‘Moustapha Alassane x 3’
The credit for the first African feature film with an African protagonist—Aouré (1962)—and the first full-color animated film produced on the African continent—Samba the Great (Samba le Grand) (1977)—belongs to Moustapha Alassane. A pioneering Nigerien filmmaker who has yet to enjoy due recognition for his prolific career as one of the most important figures of early African cinema, Alassane almost single-handedly made the 1970s a high point for film production in Niger following the country’s independence from France in 1960. Both Aouré and Samba the Great will be shown as part of a retrospective at Metrograph of ten of Alassane’s short films, which will be divided into three separate showings.
Alassane’s films staged a sharp and innovative negotiation between local, oral modes of storytelling and new narrative techniques and cultural influences drawn from contact with Western cinema. Born in 1942 in the village of N’Dougou, he started out as a mechanic. An autodidact, Alassane began putting on shadow and puppet shows for his neighbors—what might be regarded as pre-cinematic creative endeavors. At the time, the filmmaking wing of the IRSH (l’Institut de Recherches en Sciences Humaines), located in the capital of Niamey, was operating under the supervision of French filmmaker and ethnographer Jean Rouch. Alassane received his formal film training there and then traveled to Canada, where he refined his animation technique with the celebrated Canadian animator Norman McLaren.
Back in Niger in 1962, Alassane was plagued with difficulties securing state funding and other financial support. He was nevertheless prolific and tirelessly engaged: he continued to make films examining the tumultuous nature of post-independence Nigerien society, focusing especially on the hypocrisies of the postcolonial bourgeoisie and the multivalent effects of Western culture. His signature parodic tone is compelling for its precise combination of populist politics and the inflections of a parable. In Bon Voyage Sim (1966), he maps a biting socio-political satire onto a charming cast of animated and anthropomorphized frogs. Samba, an adaptation of a fable about the escalating requests demanded of a suitor by a princess, is an especially strong example of Alassane’s imaginative use of film as a means of capturing oral tradition. His translation of orality into cinema was a preservation of this cornerstone of West African cultural identity against the threat of post-colonial cultural erosion.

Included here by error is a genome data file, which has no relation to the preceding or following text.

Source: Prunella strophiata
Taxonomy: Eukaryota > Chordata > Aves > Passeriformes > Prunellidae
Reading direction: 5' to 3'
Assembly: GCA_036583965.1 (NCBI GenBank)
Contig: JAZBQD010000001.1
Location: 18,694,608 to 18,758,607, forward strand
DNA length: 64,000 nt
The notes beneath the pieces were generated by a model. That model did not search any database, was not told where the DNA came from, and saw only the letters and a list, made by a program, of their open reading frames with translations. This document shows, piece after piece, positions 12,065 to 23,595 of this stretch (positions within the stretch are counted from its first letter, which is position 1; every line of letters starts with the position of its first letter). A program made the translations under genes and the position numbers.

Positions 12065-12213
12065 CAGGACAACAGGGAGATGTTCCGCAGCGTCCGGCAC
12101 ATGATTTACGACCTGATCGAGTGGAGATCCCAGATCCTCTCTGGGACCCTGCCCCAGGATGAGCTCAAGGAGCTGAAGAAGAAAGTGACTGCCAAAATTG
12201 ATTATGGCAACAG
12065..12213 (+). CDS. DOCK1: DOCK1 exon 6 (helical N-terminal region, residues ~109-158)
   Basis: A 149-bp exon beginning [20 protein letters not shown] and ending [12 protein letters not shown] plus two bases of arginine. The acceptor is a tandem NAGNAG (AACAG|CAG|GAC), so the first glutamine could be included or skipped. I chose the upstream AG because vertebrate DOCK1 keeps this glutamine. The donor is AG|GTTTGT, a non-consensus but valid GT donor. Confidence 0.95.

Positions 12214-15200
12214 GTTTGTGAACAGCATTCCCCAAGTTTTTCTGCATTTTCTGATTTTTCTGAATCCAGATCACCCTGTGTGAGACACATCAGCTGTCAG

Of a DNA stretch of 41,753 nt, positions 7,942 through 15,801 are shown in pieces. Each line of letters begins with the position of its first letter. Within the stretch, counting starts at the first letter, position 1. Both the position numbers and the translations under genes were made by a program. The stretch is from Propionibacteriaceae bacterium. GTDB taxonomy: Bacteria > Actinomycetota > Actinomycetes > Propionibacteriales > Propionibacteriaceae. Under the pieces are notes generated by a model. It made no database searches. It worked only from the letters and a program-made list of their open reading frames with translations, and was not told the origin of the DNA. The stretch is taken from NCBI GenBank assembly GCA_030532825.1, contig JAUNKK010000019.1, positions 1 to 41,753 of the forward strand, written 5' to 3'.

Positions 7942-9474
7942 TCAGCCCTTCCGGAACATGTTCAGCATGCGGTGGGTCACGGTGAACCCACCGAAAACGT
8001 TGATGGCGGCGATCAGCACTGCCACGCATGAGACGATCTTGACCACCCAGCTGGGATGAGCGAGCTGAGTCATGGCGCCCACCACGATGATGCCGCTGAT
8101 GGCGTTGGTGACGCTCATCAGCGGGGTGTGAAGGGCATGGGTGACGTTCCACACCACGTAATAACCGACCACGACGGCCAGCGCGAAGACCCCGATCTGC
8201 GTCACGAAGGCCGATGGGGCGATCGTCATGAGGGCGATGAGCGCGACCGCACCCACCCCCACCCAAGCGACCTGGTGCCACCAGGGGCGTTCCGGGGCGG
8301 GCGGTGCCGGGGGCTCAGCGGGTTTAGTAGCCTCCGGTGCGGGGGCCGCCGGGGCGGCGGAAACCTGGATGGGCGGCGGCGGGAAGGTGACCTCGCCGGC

Samba is one of two of his films that were restored this year by the film preservationist Bill Brand, and the screening at Metrograph, co-programmed with Amélie Garin-Davet at the French embassy in New York, will be this version’s North American premiere. The second, Le Retour d’un aventurier (1966), mounts a confrontation between modernity and tradition, colonial imports and local mores, through the story of a traveler who returns to his home village with a trunkful of American cowboy garb, which he distributes among his friends. The playful insertion of Hollywood tropes into Alassane’s contemporary Niger creates a hybrid genre, a kind of Sahelian Western that meditates on how power operates across cultural difference. The film is also an examination of social performance, using play-acting and masquerade as a metaphor for the ways African youths digested Western influences to produce hybrid forms of cultural expression across the continent in the 1960s.
Alassane made around thirty films, all in Sub-Saharan Africa—ranging from animations and documentaries to feature films, playing on every register from westerns to political satire to fable. But until recently, his work had remained largely uncirculated. The first North American retrospective of his films was organized in 2017 by Josh Siegel and Garin-Davet at MoMA, and it proved a turning point in the wider circulation of his work. Two of his films were aptly contextualized by programmer Elspeth Carroll this summer at Film Forum, screening alongside shorts by his relatively more recognized contemporaries, Djibril Diop Mambéty and Ousmane Sembène, in a series devoted to decolonizing cinema. This year, Alassane’s work also cycled through Montreal at the Cinémathèque Québécoise and the Il Cinema Ritrovato festival in Bologna. That his films are now traveling so widely is befitting of an oeuvre characterized by such a multitude of journeys, transformations, and fraught cultural encounters. This comprehensive retrospective at Metrograph offers a unique capsule of film-making history from the perspective of a Sahelian luminary whose work is rightfully moving from margin to center.
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